It was every pet owner’s worst nightmare when my big bruiser of a black cat did not come home after his nocturnal carousing. I had let him out around 10 p.m. on May 21, 2013. It was raining and I was surprised he insisted on going out, as he doesn’t especially love the rain. But since I adopted him in 2008, he’d always been his own boss.
The first three years of his life were a mystery, and he’d spent the previous two years on a farm, scrapping with the barn cats and who knows what else. And even though he was very affectionate, he carried himself with the nobility of a Big Cat; he was a 16-pound panther and he loved to prowl. I couldn’t keep him inside when he didn’t want to be.
He had stayed away before, but when I arrived home from work and Se├▒or still wasn’t there, I felt a dread come over me. And thus began a campaign to find Se├▒or, which would last for almost five weeks.
I did Craigslist. I posted neon signs in the windows of my apartment and in my car. With the help of friends, I passed out and hung up about 250 flyers in the neighborhood and beyond. Over several weeks, I received more than a dozen calls, but none of the cats were Se├▒or.
"If he wants to come home and he can, he will," I repeated to myself for three weeks.
And Se├▒or did come to me in my dreams, almost every night. But on Sunday, June 23, and with week five looming, I started to lose hope. I couldn’t think what else to do, and the false alarms were starting to wear me down. I spent most of the day crying and went to bed early in a mournful funk. Then around 10:15, my phone rang, and a woman said chirpily that Se├▒or Julio had just appeared in their backyard a couple of blocks away, and she’d bring him over.
As soon I saw the figures emerging into the light of my front porch, I recognized Se├▒or. But he looked more like a kitten, and his collar hung around his neck like an embroidery hoop. As soon as he saw me he started meowing furiously and I scooped him up with one hand; later we would find out that he weighed a mere eight-and-a-half pounds. He jumped down and dragged himself over to where his food used to be; his left legs were completely broken and misshapen and the front paw was bloody and mangled.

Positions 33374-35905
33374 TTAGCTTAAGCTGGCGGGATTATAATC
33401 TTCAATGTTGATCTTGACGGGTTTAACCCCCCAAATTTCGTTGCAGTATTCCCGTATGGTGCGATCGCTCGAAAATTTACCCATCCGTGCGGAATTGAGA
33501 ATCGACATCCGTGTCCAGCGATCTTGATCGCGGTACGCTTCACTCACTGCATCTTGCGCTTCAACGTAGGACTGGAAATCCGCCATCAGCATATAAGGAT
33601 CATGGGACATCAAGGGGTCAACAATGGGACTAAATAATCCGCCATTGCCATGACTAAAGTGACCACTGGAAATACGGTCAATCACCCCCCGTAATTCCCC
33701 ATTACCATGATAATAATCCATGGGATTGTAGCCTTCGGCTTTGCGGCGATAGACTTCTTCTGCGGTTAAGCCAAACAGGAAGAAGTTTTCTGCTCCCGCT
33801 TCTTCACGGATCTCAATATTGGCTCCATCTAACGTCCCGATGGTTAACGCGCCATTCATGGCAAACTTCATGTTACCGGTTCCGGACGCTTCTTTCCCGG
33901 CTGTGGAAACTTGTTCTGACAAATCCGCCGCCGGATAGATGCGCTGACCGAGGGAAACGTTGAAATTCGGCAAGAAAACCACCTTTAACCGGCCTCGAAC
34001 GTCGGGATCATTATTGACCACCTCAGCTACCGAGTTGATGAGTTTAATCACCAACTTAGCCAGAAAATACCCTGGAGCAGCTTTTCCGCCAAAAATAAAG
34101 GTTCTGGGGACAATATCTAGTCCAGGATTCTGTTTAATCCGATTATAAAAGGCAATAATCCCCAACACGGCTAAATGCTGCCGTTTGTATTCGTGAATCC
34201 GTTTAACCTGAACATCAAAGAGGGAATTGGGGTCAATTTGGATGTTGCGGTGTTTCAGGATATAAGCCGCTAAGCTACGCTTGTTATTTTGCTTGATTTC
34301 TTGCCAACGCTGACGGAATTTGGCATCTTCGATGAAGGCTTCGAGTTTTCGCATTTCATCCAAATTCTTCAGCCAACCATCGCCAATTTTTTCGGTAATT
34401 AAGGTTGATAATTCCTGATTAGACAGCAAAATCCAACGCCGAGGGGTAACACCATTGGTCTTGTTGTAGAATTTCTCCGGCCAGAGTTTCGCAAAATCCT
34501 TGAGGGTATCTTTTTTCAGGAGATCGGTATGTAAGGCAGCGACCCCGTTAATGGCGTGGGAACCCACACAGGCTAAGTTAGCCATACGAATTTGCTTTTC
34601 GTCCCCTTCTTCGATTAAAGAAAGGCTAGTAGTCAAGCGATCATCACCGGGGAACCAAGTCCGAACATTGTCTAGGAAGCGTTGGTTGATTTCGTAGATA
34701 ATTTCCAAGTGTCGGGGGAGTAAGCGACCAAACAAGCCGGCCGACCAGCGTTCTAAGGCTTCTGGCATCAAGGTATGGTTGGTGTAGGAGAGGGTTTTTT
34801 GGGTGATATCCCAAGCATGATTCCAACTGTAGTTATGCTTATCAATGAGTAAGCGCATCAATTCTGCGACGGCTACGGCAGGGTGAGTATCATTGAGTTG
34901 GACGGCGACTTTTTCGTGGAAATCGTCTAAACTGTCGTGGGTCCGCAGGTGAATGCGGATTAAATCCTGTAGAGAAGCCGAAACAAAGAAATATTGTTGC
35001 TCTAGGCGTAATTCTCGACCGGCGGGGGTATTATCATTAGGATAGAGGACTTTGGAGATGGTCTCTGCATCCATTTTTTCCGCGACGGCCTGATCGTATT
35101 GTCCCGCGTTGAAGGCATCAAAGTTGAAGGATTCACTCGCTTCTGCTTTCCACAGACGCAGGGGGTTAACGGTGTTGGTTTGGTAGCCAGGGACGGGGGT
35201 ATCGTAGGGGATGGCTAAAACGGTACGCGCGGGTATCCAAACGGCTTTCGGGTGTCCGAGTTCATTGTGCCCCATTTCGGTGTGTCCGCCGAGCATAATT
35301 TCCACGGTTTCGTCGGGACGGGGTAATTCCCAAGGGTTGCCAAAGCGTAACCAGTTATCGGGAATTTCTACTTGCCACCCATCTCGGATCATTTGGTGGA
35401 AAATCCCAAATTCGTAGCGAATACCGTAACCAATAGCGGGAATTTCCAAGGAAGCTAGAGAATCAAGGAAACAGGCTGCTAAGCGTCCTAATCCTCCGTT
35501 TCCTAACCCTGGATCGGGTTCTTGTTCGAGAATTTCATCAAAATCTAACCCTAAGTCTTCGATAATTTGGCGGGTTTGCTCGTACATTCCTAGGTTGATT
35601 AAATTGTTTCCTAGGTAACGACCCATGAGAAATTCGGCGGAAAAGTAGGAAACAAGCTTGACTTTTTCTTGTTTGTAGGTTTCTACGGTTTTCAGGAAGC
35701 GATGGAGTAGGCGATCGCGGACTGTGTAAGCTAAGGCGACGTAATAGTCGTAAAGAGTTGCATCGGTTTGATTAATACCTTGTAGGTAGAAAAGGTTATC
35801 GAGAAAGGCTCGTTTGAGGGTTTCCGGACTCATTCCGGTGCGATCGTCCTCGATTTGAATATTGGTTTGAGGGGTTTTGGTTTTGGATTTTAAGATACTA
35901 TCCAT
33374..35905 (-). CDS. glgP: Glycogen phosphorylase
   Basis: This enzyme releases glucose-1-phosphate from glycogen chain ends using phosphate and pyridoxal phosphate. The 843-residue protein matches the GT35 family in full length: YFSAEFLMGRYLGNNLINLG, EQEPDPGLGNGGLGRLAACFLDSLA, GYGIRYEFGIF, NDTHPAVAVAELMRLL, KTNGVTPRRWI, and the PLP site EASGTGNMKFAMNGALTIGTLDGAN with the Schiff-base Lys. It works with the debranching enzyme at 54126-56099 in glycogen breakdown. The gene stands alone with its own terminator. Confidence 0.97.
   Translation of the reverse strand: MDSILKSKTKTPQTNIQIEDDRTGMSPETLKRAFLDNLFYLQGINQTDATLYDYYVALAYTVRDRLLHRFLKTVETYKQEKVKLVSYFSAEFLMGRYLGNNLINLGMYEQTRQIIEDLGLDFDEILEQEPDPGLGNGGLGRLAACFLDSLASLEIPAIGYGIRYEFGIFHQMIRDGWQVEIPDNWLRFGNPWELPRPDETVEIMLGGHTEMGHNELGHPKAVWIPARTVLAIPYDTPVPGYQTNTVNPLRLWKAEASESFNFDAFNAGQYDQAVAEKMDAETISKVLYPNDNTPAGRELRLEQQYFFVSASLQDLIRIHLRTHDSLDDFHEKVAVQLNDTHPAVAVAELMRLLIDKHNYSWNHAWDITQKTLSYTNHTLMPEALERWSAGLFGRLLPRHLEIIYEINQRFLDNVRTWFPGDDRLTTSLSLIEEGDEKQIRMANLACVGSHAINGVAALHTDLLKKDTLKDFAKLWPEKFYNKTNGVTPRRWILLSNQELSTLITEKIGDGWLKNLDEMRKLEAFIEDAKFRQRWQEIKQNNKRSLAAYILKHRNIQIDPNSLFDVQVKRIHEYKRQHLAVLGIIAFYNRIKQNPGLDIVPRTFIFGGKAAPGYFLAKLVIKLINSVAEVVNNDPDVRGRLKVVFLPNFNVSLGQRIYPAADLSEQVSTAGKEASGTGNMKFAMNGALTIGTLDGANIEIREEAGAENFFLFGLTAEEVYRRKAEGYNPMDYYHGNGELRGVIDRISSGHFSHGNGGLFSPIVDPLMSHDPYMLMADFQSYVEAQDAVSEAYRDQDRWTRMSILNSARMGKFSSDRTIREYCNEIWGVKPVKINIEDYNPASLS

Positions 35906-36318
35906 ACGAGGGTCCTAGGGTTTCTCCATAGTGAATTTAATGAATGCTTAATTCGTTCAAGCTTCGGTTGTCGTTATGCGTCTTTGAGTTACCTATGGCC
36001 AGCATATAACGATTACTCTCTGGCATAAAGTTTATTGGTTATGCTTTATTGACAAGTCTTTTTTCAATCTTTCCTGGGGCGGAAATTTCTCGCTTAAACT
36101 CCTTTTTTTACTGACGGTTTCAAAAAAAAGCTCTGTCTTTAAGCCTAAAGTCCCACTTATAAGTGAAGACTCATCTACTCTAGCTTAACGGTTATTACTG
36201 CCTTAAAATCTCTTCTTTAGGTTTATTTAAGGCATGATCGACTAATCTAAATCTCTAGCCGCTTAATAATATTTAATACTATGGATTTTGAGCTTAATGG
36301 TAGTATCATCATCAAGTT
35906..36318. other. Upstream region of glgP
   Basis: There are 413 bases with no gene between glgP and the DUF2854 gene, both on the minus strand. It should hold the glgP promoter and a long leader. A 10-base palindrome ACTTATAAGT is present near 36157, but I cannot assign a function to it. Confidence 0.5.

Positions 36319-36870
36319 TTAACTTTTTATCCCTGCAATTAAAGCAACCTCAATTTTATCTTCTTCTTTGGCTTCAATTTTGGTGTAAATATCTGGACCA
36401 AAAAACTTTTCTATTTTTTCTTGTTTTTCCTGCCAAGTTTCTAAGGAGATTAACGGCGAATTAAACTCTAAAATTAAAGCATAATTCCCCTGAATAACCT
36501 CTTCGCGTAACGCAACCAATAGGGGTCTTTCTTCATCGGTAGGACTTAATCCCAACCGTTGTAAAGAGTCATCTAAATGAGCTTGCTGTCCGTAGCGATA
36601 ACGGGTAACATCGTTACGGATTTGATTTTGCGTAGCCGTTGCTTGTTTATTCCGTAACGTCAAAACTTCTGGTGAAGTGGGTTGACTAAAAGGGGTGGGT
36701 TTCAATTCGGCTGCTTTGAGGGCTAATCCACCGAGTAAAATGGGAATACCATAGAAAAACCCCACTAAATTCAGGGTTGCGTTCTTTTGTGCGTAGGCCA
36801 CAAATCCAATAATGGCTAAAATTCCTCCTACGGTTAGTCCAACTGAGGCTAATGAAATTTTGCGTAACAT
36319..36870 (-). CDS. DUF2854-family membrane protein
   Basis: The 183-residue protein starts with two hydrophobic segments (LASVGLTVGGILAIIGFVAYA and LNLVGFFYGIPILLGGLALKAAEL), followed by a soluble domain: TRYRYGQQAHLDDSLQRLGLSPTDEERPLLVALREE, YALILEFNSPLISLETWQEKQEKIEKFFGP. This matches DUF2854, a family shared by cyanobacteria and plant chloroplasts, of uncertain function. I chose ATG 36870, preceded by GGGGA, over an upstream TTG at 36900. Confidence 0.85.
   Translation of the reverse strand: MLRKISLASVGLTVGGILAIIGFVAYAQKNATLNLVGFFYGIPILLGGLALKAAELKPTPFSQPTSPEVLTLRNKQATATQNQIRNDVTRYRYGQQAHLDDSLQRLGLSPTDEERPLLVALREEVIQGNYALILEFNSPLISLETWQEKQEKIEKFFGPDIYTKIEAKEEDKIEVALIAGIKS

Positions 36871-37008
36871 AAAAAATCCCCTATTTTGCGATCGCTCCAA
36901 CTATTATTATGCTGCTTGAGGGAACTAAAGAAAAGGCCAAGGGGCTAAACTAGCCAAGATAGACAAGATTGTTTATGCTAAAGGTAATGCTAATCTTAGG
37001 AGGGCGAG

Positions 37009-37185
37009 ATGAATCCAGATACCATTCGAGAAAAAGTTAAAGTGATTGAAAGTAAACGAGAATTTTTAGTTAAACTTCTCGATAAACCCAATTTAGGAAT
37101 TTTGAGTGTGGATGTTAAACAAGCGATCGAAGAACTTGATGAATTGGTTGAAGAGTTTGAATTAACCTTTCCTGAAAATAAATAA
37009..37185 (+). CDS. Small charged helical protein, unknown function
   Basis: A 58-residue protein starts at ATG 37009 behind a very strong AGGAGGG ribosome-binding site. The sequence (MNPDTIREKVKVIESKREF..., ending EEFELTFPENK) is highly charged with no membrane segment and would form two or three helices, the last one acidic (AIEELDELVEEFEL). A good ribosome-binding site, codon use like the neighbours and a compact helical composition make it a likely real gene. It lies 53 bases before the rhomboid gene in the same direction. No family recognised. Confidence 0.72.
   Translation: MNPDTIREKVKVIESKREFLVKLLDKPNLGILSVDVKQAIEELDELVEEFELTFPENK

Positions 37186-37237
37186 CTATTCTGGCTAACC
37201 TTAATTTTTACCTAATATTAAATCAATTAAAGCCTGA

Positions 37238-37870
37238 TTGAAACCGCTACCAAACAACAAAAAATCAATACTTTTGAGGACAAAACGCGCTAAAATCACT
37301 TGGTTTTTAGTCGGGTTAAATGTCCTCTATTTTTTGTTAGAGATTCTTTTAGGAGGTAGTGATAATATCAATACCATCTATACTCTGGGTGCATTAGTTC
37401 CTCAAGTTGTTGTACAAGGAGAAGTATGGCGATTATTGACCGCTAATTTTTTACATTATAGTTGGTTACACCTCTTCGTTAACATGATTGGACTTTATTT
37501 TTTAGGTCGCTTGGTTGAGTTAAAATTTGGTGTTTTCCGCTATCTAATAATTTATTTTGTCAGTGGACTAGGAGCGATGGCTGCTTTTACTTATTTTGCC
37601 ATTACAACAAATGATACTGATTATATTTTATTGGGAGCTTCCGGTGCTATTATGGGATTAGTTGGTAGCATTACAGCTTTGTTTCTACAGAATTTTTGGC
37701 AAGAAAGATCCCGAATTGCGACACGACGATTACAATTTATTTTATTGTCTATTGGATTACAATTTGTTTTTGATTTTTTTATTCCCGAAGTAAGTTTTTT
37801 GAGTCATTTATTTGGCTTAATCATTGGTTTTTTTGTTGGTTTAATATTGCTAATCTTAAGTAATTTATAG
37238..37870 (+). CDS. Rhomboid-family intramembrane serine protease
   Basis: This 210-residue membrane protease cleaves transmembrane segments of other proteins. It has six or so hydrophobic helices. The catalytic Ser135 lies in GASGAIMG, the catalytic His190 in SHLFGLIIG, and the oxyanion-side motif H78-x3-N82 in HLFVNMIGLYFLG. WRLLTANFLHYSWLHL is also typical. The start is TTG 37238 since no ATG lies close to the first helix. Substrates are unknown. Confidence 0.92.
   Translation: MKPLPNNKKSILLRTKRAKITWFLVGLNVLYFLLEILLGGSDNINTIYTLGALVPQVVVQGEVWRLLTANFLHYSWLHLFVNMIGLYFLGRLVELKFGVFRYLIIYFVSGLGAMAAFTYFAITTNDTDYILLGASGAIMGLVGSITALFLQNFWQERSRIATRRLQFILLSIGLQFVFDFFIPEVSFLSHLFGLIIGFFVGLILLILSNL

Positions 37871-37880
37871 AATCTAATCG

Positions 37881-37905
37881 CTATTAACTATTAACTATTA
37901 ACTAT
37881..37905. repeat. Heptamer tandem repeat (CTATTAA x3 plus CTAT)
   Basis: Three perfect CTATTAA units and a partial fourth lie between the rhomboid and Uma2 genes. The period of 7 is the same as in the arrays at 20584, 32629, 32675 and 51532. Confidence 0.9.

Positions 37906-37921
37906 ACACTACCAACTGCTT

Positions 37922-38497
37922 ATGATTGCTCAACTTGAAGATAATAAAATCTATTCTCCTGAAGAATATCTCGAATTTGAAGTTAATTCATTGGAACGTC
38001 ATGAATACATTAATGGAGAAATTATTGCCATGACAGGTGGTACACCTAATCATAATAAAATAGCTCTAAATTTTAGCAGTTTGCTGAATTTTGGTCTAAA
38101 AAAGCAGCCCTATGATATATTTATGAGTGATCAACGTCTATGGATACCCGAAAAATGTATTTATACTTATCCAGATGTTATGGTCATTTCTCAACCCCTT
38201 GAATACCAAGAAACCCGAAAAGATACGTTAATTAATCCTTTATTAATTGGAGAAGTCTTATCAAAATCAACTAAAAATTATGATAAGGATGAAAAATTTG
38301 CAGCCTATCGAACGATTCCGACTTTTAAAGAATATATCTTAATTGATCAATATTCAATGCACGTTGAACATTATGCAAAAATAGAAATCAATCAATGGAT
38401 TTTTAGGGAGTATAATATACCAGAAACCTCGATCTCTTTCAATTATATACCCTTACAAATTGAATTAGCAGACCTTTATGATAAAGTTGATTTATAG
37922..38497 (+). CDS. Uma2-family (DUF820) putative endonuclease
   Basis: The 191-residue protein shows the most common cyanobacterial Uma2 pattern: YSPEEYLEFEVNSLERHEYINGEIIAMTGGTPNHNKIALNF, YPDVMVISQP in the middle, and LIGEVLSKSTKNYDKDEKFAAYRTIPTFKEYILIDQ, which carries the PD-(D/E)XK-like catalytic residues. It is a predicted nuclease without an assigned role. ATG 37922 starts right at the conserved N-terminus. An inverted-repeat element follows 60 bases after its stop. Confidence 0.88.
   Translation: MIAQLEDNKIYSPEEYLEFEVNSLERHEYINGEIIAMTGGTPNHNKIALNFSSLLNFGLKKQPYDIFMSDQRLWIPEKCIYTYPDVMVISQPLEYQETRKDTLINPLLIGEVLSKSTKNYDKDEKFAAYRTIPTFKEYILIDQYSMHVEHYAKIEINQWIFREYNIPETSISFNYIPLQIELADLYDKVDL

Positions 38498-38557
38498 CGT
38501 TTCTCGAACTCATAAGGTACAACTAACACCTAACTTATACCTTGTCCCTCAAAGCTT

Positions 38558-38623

I called a friend to take us to the emergency animal hospital. Amazingly, he was stable enough that I could take him home, and then go to his regular vet in the morning. When we got back home, I finally collapsed into tears on the floor next to him, where he lay diligently cleaning himself. I kissed him all over, saying how so sorry I was I couldn’t find him. He just purred and gazed into my eyes and gently caressed my cheek with his. And that’s when I knew that he had been trying to get home to me just as hard as I’d been searching for him.
So began the second leg of our journey. There were many visits to the vet in the coming days and weeks. My worst fears come true: Se├▒or had been hit by a car and all this time had lain who knows where, severely injured and in pain. He was starved and dehydrated. His left legs were a road map of fractures, and had healed improperly. He had a nasty, stubborn wound on his front left paw that was not healing after several rounds of antibiotics. He had no neurological or organ damage, but he might have a bone infection, and surgical interventions or even testing were out of the question in his current condition. For several nail-biting weeks it was touch and go if he would recover. But luckily Se├▒or had another life to give.
He spent the first month mostly sleeping under the bed. He was terrified of the outside world and car noises. I had to keep the blinds closed or he wouldn’t even venture into the front of the house. I had a roster of friends check on him daily while I was at work. It took another month before he would look out the window or stand near the open door. Little by little his curiosity got the better of him and as he got stronger he got bolder. He could finally shed the bandage on his leg and the Elizabethan collar in early August, and he limped back to the front of the house.
And on September 6, he went outside of his own volition. It was a moment I had both hoped for and dreaded. But I hadn’t nursed him back to health just to keep him indoors; having lost and recovered him, I was not about to start confining him now.
Today, Se├▒or’s back up to a fighting weight of around 14 pounds. His leg is a bit crooked, his toes are on upside down, and his club paw makes a thunking noise not unlike a human walking with a cane. But he gets around amazingly well.
Having dreamed of each other all those weeks, we are much more inseparable than before. I now know firsthand how devastating it will be when his lives finally run out. But what a miraculous gift that knowledge is. I have not taken him for granted for one minute since he came back, and will continue to love the hell out of him for as long as I can.
I’m selling T-shirts as a fundraiser for his vet bills. We would be grateful for any support!
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About the author: Sonia Molinar has a fulfilling day job as a bilingual immigration law paralegal, but if left to her own devices would spend most of her time cooking for friends, doing the NYT crossword puzzle and loving on Se├▒or Julio. She was deathly allergic to cats as a girl and although still mildly so, she finds the runny nose, sneezing and occasional hives utterly worth it.
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